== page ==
I am sorry but I just have to pull you up on your chemistry here. Trans fats are so called because of the arrangement of hydrogen atoms around the carbon-carbon double bond, not because the fats have been "transformed".
Trans fats suck anyway.
Nuff said


#16

An internet forum professor tells me time and time again that it's not about what someone eats that makes them fat, but how many calories they consumed. Being an obivous proponent of 'calories in calories out' at another training forum I frequent, we butt heads just about all the time. Another fun, possible general claim to his "fame" is that protein might be good for protein synthesis, but it doesn't matter if you don't have the calories to fuel protein synthesis. His excellent advice streamlined his expertise that consuming any protein and any carbohydrate immediately after a workout will take advantage of the only 45 minute window for maximizing protein synthesis. Oh damn, I gots carried away. lol.

Why is America so fat and sick? Lots of calories and not by poor food choices, as stated by the 'Mad Professor' who is supported by some abstracts he found on Pubmed.


#17

One way to know who cares what they eat- If you ever been by a restaurant (fast food or whatever) and the "honey wagon" is pumping the restaurant. Take a wiff a mere 100ft away. That is what the average american eats and finds delicious. That same smell is what 'slimfast' smells like when there's an unattended 1 hour spill. Why?


#18

Fats have long carbon tails, with a large amount of hydrogens bonded to the carbons. Carbon is tetravalent, meaning it has 4 open valence electron slots. When bonding with hydrogens, this gives each carbon potential to bond to 2-3 hydrogens (a single bond to a carbon on each side, and the two remaining slots go to hydrogen.) Carbon can also form double or even triple bonds, however, with another carbon, thus depriving itself of potential room for hydrogens.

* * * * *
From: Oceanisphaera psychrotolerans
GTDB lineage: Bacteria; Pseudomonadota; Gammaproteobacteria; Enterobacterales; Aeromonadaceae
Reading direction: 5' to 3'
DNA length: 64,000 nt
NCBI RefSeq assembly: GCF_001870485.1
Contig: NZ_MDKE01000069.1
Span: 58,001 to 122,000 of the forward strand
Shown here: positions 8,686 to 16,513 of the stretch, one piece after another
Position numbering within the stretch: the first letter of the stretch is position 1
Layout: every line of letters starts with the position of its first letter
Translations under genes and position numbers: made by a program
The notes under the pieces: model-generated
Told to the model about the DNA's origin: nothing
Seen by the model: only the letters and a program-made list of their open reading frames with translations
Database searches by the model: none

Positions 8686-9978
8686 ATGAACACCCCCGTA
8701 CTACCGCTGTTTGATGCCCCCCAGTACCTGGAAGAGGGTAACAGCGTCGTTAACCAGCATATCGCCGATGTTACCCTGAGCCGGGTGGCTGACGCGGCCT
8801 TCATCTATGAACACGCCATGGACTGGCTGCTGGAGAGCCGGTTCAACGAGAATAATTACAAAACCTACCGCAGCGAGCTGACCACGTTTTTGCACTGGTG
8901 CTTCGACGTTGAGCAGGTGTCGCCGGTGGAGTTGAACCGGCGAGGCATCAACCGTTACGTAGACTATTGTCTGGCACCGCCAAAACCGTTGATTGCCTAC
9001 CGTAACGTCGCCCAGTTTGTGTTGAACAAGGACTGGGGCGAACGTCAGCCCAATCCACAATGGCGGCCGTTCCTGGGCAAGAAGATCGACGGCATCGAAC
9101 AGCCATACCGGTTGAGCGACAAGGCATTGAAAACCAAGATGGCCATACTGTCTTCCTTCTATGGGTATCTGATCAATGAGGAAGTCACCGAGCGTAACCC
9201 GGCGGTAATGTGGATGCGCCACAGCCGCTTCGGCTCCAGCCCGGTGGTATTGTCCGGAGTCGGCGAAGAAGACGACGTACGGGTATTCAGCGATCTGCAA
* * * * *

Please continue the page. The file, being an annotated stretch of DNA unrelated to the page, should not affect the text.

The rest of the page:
When a fat has no carbon double or triple bonds, it has all of the hydrogens it can carry. It is thus "saturated" with hydrogen, hence the name. If I'm not mistaken, a hydrogenated fat is where a non-saturated fat is bombarded with hydrogen ions, such that eventually the structure changes slightly and more hydrogens "stick".


#19

Interesting that Crisco is 'pure' trans fat.I have a box in my cupboard (I don't know why because I don't bake) but it oddly enough will stay good for years at room temperature. It doesn't list 'Trans Fat' on the info..
Crisco per 2 Tsp
Fat.........8.0 grams
polyunsaturates...1.9 grams
monounsaturates....2.5 grams
saturates..........2.2 grams
cholesteral........0 mg
Ingredients..partially hydrogenated soybean and palm oils, hydrogenated modified palm oil, mono and diglycerides...
yea, basically pure fat...
I think I'll toss it.

What about fries cooked in sunflour oil? Some fast food chains around here are switching to this claiming its healthier. They do taste better but i mostly try to avoid them..

mig


#20

No not all trans fat but yes its all fat that has been through processes to make it solid and Yes does produce Trans fats Let look here.

OK so we have 8 total grams per serving.

Now Of Course they wont list the Trans fat. Well unless they do likesome companies and lower they serving size enough so it under.5 per serving so they can claim "0 Trans fats" even though what used to be 1 sevring of say Chips is now 5. LOL Anyway tahts a whole nother peice of meat to chew back to the crisco.

OK Now take the PUFA's, MUFA's and Sats (All real and GOOD fats) add them up. In this case it ='s 6.6g

So we have 6.6g of fats we Know about and 8 total. Only thing left is Trans fats those MAN made Transformed from the processed the at one time GOOD fats were subjected to.

SO 8g-6.6g = 1.4g of Trans fats per serving

Hope that helps,
Phill